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Clinton and Kaine Throw Down in Arizona

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Showing they get the politics of immigration, the importance of the Latino vote and the importance of defeating Trumpism

Something surprising is happening in the campaign’s homestretch. Instead of following the old Democratic Party playbook – speak in targeted ways to Latinos and about immigration – the Hillary Clinton campaign is leaning in. Just look at the resources and time being devoted to Arizona.

Yesterday, Hillary Clinton showed up in the reddish but purplish state of Arizona. She doesn’t need to win Arizona to win the presidency. But she showed up and spoke to one of the largest crowds of her campaign at Arizona State University in Tempe.

Clinton not only criticized Donald Trump for his inflammatory views toward Latinos and immigrants, but referenced the battle to unseat notorious anti-immigrant Sheriff Joe Arpaio by invoking the name of his challenger Paul Penzone and saying, “I think it’s time you had a new sheriff in town, don’t you?” Today, Tim Kaine will deliver a speech in Phoenix entirely in Spanish.

The Clinton-Kaine appearances in Arizona offer a sharp contrast to Donald Trump’s dark and virulently anti-immigrant speech delivered in Phoenix on August 31st (a much-touted speech that, in the end, confirmed that Trump’s predicted “softening” on immigration was merely rhetorical). The Clinton and Kaine Arizona appearances reflects the fact that their campaign gets the new politics of immigration.

Overwhelmingly and increasingly, the American public sides with Clinton on immigration and rejects the dark and deportation-focused radicalism of Donald Trump. For example, polling from Pew Research released last week finds that by a 4:1 margin Americans support a policy that allows undocumented immigrants to stay legally over a deportation-focused approach. Even Trump backers support legalization over deportation by nearly 2:1. In fact, support for “stay” over “go” is at an all-time high of 80% of the 11 times Pew has asked the same question.  Highlighting a similar finding from other recent public polls, the Washington Post recently noted that Trump’s overt nativism actually is “increasing sympathy for immigrants and depressing support for his harsh enforcement techniques.”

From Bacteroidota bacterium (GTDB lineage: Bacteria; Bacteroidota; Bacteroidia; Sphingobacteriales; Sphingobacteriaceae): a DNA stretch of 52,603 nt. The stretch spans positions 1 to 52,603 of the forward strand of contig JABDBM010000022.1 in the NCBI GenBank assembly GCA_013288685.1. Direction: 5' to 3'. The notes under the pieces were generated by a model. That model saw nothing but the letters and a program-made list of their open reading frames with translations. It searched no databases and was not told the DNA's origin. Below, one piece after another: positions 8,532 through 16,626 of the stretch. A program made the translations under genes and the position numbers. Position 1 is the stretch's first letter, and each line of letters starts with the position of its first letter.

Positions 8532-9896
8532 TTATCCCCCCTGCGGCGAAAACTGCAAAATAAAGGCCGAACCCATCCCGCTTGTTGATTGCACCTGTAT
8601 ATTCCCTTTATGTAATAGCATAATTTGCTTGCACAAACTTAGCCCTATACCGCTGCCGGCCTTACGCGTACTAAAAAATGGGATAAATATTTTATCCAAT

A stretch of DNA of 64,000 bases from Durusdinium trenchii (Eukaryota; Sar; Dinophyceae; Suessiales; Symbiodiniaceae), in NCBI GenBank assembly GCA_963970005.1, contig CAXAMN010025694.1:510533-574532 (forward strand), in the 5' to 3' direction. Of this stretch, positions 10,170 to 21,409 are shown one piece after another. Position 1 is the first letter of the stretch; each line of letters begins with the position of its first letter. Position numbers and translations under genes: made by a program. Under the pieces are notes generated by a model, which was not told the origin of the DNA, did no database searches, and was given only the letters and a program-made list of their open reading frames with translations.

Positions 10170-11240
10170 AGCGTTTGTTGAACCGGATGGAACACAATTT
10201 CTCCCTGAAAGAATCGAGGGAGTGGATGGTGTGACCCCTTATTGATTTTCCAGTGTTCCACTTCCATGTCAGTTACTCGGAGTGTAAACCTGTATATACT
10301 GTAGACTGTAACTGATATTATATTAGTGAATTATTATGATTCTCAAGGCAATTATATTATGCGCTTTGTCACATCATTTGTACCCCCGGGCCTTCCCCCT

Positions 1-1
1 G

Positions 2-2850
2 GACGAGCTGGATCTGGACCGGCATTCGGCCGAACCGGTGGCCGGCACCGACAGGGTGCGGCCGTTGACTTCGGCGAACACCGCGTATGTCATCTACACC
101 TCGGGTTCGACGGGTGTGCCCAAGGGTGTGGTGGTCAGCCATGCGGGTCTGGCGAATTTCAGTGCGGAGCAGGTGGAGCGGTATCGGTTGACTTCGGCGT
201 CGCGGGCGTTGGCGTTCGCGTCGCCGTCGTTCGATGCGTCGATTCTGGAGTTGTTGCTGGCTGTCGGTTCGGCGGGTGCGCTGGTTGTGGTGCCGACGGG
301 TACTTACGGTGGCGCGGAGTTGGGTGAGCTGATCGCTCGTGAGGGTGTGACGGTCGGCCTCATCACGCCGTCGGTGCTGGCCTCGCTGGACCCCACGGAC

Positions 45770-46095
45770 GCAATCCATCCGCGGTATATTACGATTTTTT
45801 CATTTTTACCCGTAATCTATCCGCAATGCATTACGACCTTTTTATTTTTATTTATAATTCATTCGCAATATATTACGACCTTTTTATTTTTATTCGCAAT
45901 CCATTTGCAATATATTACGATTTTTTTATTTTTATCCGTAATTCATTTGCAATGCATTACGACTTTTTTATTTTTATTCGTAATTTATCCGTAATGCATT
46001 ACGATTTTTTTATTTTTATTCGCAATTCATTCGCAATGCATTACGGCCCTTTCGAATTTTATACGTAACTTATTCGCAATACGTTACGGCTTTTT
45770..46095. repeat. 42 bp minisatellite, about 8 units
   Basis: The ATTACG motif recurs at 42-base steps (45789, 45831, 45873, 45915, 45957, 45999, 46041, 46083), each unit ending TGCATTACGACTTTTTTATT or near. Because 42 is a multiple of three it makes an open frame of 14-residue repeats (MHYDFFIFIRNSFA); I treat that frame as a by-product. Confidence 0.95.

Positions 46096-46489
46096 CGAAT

The Clinton-Kaine ticket’s appearances in Arizona, along with a significant investment in advertising in the state, mean the Democrats not only want to defeat Trump, but they want to defeat Trumpism – a point captured by the Washington Post’s Greg Sargent:

“Winning Arizona is certainly a heavy lift, and some are suggesting that it could prove a waste of time. And she may not win it. But the Clinton campaign is not only campaigning in Arizona today because it is hoping to pull off a surprise heist of its 11 electoral college votes.

A win in Arizona would also constitute a larger victory over Trumpism writ large, one with potentially lasting ramifications for both the Republican Party and for the immigration debate that is likely to unfold between Clinton and Republicans, if she is elected president.

“If we’re able to defeat Trumpism in Arizona, that will probably mean its ultimate long-term death,” Seth Scott, the Arizona state director for the Clinton campaign, tells me.

As I’ve argued, defeating Trump in Arizona would be significant, because the state represents in miniature a confluence of broader national trends. Arizona is where Trump delivered his hate-filled immigration speech, where notorious Maricopa County Sheriff Joe Arpaio faces a tough reelection fight, and where the hardline state law SB 1070 passed in 2010, igniting a national debate over what is widely seen as a discriminatory enforcement model. It’s also where Democrats are simultaneously trying to harness demographic shifts (the population of Latinos is growing) to turn it into a purple state.

With states like New Mexico, Colorado, and Nevada now turning purple-to-bluish, Arizona is in the next round of dominoes that Democrats eventually hope to knock down. As immigration advocates on both right and left have argued, defeating Trumpism there might signal to Republicans that a hardline position on immigration is a long term demographic and political loser for the party.”